When I visit the monastery in the summer, I spend most of my time outside, hiking the trails or walking through the sheep pastures, or wandering through the barnyard. The monks encourage their guests to enjoy the outdoors: they’ve placed benches under trees and at the tops of hills, and they provide a trail map right next to the list of services in the chapel.
On an icy winter day, guests are more likely to spend time indoors — sitting quietly in the crypt that’s lit by dozens of votive candles, browsing through the books in the gift shop, or reading by the window in a guest cottage. Up at the Women’s Guesthouse, seven women lingered over meals, sitting comfortably in the enclosed porch that fills with sunshine every afternoon.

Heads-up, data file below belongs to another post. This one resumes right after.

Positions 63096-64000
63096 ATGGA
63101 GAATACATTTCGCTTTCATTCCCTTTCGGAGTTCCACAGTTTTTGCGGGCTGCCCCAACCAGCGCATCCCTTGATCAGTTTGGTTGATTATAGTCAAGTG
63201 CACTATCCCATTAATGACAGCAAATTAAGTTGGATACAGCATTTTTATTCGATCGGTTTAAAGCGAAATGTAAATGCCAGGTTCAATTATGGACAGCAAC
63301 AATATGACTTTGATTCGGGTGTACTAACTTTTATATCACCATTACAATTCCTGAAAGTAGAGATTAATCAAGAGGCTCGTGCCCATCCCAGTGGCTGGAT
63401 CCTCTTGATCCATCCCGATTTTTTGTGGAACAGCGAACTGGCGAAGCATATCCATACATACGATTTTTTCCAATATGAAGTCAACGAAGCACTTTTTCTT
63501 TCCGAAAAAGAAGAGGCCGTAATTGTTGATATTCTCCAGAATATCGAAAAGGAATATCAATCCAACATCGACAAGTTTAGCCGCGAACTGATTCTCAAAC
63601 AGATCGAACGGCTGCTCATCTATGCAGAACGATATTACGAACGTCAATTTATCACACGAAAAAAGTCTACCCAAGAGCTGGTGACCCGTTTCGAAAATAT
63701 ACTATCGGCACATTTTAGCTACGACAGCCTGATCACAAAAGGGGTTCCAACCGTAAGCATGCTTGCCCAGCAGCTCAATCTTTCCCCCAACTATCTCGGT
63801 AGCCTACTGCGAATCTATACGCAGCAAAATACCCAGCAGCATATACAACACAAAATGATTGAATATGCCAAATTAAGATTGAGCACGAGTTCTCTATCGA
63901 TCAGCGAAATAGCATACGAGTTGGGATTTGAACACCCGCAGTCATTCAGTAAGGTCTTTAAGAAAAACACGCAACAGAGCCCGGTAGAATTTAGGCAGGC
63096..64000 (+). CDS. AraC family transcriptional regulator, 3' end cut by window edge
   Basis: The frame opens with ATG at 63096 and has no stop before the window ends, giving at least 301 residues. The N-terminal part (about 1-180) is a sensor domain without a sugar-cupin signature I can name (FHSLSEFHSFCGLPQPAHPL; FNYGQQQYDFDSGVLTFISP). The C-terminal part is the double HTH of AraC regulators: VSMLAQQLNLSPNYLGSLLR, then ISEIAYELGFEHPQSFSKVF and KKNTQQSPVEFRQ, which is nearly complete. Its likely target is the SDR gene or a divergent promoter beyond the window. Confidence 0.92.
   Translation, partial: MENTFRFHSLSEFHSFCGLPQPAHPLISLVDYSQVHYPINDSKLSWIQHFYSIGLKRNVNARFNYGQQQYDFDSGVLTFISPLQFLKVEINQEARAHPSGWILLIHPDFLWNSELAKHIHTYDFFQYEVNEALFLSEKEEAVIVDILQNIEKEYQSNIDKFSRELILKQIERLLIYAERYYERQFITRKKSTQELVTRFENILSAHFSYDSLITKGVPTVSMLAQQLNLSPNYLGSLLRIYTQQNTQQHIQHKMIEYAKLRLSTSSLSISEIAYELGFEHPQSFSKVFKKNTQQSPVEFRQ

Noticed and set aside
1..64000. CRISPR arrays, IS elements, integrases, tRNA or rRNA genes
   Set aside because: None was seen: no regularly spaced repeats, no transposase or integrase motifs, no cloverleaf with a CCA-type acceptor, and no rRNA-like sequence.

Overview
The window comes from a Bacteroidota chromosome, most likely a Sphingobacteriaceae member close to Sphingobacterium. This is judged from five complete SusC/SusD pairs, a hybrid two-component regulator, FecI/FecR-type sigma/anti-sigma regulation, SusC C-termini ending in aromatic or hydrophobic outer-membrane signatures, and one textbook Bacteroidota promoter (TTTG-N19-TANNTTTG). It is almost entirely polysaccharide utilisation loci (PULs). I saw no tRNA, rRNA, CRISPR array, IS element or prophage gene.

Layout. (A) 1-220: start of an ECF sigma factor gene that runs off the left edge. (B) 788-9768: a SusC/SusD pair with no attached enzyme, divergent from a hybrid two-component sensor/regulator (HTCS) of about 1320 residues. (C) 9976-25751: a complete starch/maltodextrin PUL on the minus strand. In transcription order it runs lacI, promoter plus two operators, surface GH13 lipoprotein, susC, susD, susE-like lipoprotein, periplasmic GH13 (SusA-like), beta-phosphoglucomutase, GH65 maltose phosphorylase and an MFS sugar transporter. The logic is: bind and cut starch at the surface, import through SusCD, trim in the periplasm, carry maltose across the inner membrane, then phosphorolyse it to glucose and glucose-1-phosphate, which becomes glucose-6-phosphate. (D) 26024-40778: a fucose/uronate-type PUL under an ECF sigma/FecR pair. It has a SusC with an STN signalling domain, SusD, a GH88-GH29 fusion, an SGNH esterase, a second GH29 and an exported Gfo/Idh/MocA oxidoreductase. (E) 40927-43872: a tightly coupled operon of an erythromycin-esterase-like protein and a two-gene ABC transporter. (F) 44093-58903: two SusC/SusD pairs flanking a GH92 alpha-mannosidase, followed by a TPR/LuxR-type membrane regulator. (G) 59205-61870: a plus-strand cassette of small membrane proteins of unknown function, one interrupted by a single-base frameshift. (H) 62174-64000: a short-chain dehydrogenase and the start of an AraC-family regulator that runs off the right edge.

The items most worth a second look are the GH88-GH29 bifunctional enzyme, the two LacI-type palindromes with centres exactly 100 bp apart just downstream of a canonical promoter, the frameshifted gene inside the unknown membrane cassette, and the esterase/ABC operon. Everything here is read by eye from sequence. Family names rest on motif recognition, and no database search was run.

“We’re quite an international group this weekend,” Retreat Friend said as we talked. The woman who runs the guesthouse has a lovely British accent. The youngest woman in the group, a musician who had come to work on her dissertation, was from Switzerland, and the writer sitting next to her was German. Piano Teacher grew up in Russia.
“Such a fascinating group of women,” Piano Teacher said to me. The monastery is set on a remote hill in snow-covered farmland, but the conversations at the dinner table are usually intellectually stimulating and emotionally intimate. Saturday night, we sat by the fireplace, bringing out books and journals, and talked for hours, while outside icy winds blew snow across the sheep pastures.